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hagridaaron


A place to post things from my brain. External memory. My thoughts are my own.


Moving Out? Take Wordpress With You!

A Guide On Moving WordPress Blogs From Host To Host

Everyone loves the usibility and abundance of wordpress utilities out in the world. This means that everywhere you look you see wordpress blogs. This is wonderful! …until you have to move hosting providers, change servers, or want to move from dev/test to prod. This guide aims to give you the tools to move your WordPress instance from one machine to the other.

There are a few steps:

  • Install Wordpress on New Server
  • Export Database from Old Host
  • Import Database to New Host
  • Transfer WP config files from Old Host to New Host

For this example we will use server1 (old host) and server2 (new host)

Install Wordpress on New Server

Can use the instructions on the Wordpress site, or check out the ansible playbook I wrote to automate the process Link to Github.

Export Database From Old Host

We need to make sure that our new site will work at the new url. To do this, go into wordpress and select Settings from there you can edit the WordPress Address and Site Address.

There are a few ways to do the export, as listed in the “Backing up your wordpress database” guide on the WordPress site. For this example I will be using the MySQL Workbench Method. I found this easier than setting up phpMyAdmin or running the commands on the servers themselves. This method isn’t better than any of the others, it’s just what I chose.

Make sure you have MySQL-Workbench installed on your system. If not, you can use your local package manager or google to get this installed.

Centos

    yum install mysql-workbench

Ubuntu

    apt-get install mysql-workbench

Arch

    pacman -S mysql-workbench

Mac OS X

    brew install mysql-workbench

Once you have the workbench installed open it up and select Databse > Connect to database..

You then can select your connection method. I chose to go with SSH because we don’t have many ports open between zones on our network.

Proceed to enter in your Connection Parameters (Usernames/passwords for hosts and databases) don’t worry about the default schema.

SSH Hostname: server1.domain.com
SSH Username: atracy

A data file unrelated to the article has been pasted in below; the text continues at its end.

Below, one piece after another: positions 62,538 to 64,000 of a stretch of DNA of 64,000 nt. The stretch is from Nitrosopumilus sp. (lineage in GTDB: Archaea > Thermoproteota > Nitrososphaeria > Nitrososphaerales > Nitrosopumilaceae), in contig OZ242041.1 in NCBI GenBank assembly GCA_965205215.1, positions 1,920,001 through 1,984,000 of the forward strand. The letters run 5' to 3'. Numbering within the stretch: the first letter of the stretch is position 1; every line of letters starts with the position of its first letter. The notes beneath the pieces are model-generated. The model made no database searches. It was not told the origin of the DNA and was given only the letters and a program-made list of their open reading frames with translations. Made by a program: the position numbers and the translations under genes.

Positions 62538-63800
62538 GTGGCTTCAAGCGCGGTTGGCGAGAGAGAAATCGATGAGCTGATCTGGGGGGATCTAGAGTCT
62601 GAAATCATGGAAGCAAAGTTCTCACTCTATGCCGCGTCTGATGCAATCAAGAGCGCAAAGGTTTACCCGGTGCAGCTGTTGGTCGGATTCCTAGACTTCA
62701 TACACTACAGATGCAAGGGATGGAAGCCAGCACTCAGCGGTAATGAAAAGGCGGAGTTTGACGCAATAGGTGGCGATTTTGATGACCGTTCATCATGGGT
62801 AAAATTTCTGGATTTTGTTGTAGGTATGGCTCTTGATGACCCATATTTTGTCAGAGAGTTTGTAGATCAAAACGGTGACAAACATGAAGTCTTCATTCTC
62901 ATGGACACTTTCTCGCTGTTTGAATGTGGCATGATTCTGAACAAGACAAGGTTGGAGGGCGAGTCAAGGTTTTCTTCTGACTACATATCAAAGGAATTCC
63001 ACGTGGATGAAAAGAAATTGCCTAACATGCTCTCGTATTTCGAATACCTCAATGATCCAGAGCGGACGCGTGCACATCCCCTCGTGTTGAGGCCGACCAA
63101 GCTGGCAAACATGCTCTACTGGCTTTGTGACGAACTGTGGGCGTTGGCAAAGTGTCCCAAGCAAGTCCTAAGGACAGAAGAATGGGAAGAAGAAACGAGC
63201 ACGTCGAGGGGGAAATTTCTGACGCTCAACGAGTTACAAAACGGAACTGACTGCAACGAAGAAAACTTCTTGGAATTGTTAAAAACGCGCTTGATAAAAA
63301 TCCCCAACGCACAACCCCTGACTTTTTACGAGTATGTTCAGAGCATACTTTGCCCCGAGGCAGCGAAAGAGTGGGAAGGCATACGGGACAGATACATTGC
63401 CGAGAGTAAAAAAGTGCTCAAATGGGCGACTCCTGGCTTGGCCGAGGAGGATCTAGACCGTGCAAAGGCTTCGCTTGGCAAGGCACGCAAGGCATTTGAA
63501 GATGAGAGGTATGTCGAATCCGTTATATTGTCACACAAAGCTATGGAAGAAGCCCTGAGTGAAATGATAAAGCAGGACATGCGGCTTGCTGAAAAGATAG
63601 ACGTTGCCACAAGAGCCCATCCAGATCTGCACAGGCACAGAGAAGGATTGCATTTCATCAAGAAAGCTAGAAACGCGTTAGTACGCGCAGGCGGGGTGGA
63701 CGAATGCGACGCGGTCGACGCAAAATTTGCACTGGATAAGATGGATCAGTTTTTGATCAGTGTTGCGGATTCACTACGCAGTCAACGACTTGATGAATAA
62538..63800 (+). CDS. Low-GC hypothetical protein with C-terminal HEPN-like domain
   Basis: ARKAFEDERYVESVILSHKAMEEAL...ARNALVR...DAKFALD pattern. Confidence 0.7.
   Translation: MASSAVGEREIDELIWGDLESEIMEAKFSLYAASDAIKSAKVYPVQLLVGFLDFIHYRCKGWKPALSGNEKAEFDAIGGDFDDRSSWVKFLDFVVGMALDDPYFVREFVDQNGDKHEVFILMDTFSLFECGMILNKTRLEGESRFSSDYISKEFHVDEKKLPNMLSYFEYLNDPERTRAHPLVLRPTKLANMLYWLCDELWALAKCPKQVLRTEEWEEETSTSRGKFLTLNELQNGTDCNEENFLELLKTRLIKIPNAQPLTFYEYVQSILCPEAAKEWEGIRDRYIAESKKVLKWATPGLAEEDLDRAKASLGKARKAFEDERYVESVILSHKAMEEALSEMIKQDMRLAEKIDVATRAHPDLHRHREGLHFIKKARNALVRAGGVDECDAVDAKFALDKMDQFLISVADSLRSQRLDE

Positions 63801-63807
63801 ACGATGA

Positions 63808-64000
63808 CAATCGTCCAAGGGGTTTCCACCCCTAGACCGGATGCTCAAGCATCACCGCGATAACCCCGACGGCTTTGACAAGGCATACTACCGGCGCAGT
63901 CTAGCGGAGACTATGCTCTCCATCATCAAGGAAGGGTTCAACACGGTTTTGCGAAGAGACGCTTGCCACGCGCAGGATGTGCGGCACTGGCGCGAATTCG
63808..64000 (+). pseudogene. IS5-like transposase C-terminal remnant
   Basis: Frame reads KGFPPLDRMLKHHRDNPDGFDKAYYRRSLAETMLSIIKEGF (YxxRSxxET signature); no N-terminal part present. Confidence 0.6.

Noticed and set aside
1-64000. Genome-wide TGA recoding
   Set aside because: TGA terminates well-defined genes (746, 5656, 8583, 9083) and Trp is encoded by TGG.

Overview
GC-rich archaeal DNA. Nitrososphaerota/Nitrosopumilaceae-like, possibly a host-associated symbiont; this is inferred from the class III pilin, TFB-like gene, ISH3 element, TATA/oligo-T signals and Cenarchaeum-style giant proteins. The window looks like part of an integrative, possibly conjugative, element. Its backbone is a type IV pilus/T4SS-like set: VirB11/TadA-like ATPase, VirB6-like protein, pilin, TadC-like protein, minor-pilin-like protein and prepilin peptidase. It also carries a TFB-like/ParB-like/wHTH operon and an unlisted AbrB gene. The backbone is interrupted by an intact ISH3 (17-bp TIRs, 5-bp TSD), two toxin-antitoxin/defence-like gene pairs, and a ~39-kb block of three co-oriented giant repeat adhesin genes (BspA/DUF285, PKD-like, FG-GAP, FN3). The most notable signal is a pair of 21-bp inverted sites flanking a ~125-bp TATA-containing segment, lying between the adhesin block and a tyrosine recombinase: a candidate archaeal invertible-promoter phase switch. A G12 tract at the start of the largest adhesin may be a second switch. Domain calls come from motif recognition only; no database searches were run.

SSH Password: ************************
MySQL Hostname: 127.0.0.1 (because we're logging in with ssh)
MySQL Server Port: 3306
Username: root
Password: ************

On the left hand side, select the button that says Data Export

Select the tables to export:

wordpress
semi

We will then select Dump Stored Procedures and Functions, Dump Events, and Dump Triggers under Objects to export just to be safe.

Next we can select a directory on our local machine that the workbench will dump our Project Folder. For this example

/home/atracy/dumps/Dump20141208

Close the connection to the databse, and we will move on to the next step.

Import Database To New Host

We will do something very similar but in reverse order. With one or two added steps.

Login to server2 using the same steps from before, changing usernames and passwords where need be.

SSH Hostname: server2.domain.com
SSH Username: atracy
SSH Password: ******************
MySQL Hostname: 127.0.0.1 (because we're logging in with ssh)
MySQL Server Port: 3306
Username: root
Password: **********

In order to import the database tables we will need to create the scheme present in the previous tables. From our example these would be:

wordpress
semi

Right click in the Schemas area on the left pane and create the schemas you need.

Next we will click Data Import/Restore

Click the browse button to select the folder where your dump is, and then click start import. This will load the tables into your new database.

Make sure that you have the same DB users from the old DB on the new DB, this can cause Database Connection Issues if they’re not present. Most of the time this user can be found in the wp-cofig.php.

Transfer WP Config Files From Old Host To New Host

Now all that’s left to do is transfer our wp config files from the www root to our new host. To achieve this, I will use the rsync command.

WWWROOT server1: /var/www/html

WWWROOT server2: /var/www/html

Rsync can do an archive sync using the -a switch that will keep permissions and file structure and and -v switch that will give us some verbose output and tell us what we need to know about the job completion.

The format of rsync and most unix/linux commands is:

command [arguments] [source][/source] [destination]

in this case we will assume that we are currently in the /var/www/html/ directory:

    rsync -av * atracy@server2.domain.com:/var/www/html/

Make sure that you have permissions to write to the html directory or your command will fail. You can also run the command from anywhere on server1 with this command:

    rysnc -av /var/www/html/ atracy@server2.domain.com:/var/www/html/

Run the ls command and make sure that your permissions and file ownerships stayed the same from one host to the other.

    ls -lash